Need To Know About PoE, PoE+

Everything You Need To Know About PoE, PoE+, and PoE++.

Everything You Need To Know About PoE, PoE+, and PoE++. - Table of contents:

PoE+, or Power over Ethernet Plus, is an enhanced mode of power delivery which allows for greater output voltage and power than traditional PoE (Power-over-Ethernet). The higher amount of power has enabled new types of devices to be powered over the same Ethernet cable that carries data. These include IP phones, wireless access points, and cameras – all with their particular power requirements. In addition to reducing wiring costs, PoE+ also simplifies device management for large networks.

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When looking to power devices using the same cables that provide data connections, PoE is what you will most likely use.

Benefits of PoE

There are many advantages of power over Ethernet. For example, PoE allows professionals to install remote or outside equipment without connecting to AC power to deliver power to several locations without installing additional electrical infrastructure or several power outlets.

PoE is also highly cost-effective as it allows you to use one cable for both power and data transmission, so paying to purchase and run multiple cables isn’t necessary. In addition, PoE makes it easier to expand and install a network and is also highly efficient and responsive.

In terms of industrial environments, specifically, PoE facilitates the transfer and distribution of large amounts of data and power to key locations. It also enables the effective monitoring of automated equipment and employee behavior through sensors and IP cameras. As a result, you can better document safety compliance, better ensure accuracy, improve inventory tracking, and monitor temperature changes to ensure optimal safety and efficiency in an application. Due to these benefits, PoE applications can power a rapidly increasing amount of IoT-connected devices which now exceeds eight billion devices.

Need To Know About PoE, PoE+

However, there isn’t a one size fits all PoE solution for every device. There are many different types of PoE switches to suit the unique requirements of different applications. Understanding which type of PoE networking switch best suits your application is essential to ensure you choose the right type to satisfy the vital power requirements of your network.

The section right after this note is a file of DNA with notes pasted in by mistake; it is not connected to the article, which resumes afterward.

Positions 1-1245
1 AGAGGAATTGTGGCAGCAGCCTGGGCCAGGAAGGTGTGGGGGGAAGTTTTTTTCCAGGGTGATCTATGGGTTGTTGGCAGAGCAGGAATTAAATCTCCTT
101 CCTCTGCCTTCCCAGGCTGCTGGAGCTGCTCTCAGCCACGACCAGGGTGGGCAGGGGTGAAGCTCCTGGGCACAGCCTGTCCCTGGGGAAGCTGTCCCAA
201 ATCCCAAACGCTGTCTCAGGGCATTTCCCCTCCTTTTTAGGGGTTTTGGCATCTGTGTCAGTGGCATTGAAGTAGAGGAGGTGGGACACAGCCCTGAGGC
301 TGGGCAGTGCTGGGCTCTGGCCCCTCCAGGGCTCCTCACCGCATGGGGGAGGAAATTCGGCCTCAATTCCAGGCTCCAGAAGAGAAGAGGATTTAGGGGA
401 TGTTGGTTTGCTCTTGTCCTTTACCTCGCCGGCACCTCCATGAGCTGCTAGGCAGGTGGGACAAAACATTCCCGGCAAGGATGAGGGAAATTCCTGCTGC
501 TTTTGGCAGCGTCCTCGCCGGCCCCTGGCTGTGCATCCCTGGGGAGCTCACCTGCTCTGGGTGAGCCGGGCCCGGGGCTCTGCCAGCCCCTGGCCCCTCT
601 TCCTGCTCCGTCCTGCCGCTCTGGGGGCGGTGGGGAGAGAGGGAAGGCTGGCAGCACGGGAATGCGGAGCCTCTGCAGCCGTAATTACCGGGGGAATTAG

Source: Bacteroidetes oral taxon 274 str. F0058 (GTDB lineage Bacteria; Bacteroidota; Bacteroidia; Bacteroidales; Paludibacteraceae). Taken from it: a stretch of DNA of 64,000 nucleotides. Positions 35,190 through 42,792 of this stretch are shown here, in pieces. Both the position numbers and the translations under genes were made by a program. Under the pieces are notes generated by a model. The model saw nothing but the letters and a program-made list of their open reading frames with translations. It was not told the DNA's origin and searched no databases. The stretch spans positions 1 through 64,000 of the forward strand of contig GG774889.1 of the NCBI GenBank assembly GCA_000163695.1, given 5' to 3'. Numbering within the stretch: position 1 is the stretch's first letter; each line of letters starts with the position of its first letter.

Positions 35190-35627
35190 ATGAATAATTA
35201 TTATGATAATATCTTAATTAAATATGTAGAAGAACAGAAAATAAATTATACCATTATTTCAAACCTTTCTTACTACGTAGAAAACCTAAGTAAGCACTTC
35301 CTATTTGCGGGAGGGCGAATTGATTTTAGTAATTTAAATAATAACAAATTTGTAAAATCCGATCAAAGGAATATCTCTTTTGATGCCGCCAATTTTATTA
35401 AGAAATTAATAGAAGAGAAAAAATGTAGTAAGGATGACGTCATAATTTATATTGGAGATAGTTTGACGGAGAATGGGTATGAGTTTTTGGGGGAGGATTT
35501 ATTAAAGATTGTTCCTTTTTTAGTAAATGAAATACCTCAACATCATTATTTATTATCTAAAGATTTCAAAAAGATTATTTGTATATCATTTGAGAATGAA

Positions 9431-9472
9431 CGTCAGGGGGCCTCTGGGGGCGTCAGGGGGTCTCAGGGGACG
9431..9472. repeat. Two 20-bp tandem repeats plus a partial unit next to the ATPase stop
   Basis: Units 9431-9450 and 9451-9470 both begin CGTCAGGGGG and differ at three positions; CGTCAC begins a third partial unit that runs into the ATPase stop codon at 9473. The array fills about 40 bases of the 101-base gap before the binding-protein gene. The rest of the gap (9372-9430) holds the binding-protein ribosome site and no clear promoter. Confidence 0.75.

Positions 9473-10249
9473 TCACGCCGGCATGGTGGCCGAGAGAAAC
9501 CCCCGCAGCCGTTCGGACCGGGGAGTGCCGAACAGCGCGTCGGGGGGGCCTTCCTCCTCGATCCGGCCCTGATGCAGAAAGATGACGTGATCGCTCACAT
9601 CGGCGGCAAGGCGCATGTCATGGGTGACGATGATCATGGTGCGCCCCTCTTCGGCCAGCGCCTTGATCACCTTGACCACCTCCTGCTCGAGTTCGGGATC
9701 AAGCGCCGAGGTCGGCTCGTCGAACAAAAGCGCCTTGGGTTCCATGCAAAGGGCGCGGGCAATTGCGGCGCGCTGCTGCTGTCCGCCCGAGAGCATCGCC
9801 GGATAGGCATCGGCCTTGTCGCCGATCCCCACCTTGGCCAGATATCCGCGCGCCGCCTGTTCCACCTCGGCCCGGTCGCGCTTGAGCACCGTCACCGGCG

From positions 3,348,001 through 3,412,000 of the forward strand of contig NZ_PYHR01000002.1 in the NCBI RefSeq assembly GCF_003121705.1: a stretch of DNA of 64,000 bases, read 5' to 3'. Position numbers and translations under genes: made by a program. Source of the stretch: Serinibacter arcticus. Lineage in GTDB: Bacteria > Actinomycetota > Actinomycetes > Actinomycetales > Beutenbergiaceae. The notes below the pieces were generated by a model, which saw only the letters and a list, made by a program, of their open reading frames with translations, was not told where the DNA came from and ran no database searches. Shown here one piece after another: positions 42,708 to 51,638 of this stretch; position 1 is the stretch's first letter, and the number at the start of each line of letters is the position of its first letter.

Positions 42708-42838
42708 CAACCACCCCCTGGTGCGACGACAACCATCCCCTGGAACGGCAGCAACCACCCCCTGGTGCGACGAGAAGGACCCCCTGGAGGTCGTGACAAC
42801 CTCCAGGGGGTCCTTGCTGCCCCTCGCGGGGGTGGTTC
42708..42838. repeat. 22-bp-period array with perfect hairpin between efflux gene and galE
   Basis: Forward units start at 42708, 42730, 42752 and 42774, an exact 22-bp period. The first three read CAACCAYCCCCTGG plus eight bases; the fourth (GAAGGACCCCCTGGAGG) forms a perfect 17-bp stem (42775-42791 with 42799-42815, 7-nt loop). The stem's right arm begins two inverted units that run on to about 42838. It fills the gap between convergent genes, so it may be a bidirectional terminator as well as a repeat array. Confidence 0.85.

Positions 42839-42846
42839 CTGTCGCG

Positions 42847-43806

Four types of PoE

Currently, there are four different PoE types: Type 1, Type 2, Type 3, and Type 4. We can categorize such types based on a variety of features, such as the standard they use, their port power, and the devices one can use them for now, you will find detailed descriptions of the various nuances of each power over Ethernet type.

PoE Type 1

* Name: PoE, 2-pair PoE
* Standard: IEEE 802.3af
* Maximum port power: 15.4W

Firstly PoE was originally designed to power low-power devices such as IP telephones. In 2003, IEEE 802.3af was standardized to use two of the four twisted pairs of wires in standard (at the time) Cat3 Ethernet wire runs. IEEE 802.3af provides up to 12.95W to powered devices at 37V-57V. There is some loss, so a PoE switch port is generally rated at 15.4W and between 44V-57V. Examples of devices that PoE Type 1 can support include static surveillance cameras, wireless access points, and VoIP phones.

PoE Type 2

* Name: PoE+
* Standard: IEEE 802.3at
* Maximum port power: 30W

Like PoE Type 1, PoE Type 2 also utilizes 2-pair PoE. Its basis is the PoE+ or IEEE 802.3at Ethernet standard, which the Institute of Electrical and Electronic Engineers released in 2009. As such, it delivers up to 30W of power at the port level over an Ethernet twisted pair cable and up to 25.5W of power to each device. It connects higher-powered devices to a network such as PTZ cameras, PoE android tablet, RFID readers, video IP phones, and alarm systems.